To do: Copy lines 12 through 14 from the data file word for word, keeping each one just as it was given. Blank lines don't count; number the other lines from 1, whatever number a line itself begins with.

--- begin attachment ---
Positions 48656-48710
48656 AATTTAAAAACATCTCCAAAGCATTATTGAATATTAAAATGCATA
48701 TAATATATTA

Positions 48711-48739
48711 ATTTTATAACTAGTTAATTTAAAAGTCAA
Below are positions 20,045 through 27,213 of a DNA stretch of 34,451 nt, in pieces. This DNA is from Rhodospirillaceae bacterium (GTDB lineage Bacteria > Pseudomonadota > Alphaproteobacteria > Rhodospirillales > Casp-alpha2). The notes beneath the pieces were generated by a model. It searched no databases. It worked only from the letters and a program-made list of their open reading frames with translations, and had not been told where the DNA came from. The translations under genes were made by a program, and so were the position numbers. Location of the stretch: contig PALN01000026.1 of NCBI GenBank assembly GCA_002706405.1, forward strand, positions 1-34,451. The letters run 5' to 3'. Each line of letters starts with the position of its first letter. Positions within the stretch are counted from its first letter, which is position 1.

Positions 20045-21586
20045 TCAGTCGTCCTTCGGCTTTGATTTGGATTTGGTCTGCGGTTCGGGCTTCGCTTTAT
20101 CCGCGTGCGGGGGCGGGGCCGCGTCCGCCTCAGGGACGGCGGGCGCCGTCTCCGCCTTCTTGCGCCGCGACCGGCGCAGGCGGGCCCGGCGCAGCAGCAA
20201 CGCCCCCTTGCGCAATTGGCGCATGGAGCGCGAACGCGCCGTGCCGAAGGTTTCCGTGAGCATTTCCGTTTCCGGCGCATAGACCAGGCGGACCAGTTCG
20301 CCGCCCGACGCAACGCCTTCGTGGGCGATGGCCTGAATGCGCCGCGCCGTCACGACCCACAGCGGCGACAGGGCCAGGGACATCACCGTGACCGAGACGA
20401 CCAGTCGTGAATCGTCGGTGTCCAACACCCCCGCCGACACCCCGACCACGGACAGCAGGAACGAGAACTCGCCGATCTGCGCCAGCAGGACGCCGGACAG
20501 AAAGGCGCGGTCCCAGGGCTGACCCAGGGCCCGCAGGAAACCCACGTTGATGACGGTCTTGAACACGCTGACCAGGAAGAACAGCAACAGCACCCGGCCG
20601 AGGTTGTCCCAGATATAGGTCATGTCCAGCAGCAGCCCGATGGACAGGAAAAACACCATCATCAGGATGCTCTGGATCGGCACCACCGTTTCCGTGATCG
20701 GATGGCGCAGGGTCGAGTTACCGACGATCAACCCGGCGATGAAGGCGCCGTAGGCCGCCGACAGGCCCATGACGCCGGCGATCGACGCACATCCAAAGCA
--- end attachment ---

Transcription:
20401 CCAGTCGTGAATCGTCGGTGTCCAACACCCCCGCCGACACCCCGACCACGGACAGCAGGAACGAGAACTCGCCGATCTGCGCCAGCAGGACGCCGGACAG
20501 AAAGGCGCGGTCCCAGGGCTGACCCAGGGCCCGCAGGAAACCCACGTTGATGACGGTCTTGAACACGCTGACCAGGAAGAACAGCAACAGCACCCGGCCG
20601 AGGTTGTCCCAGATATAGGTCATGTCCAGCAGCAGCCCGATGGACAGGAAAAACACCATCATCAGGATGCTCTGGATCGGCACCACCGTTTCCGTGATCG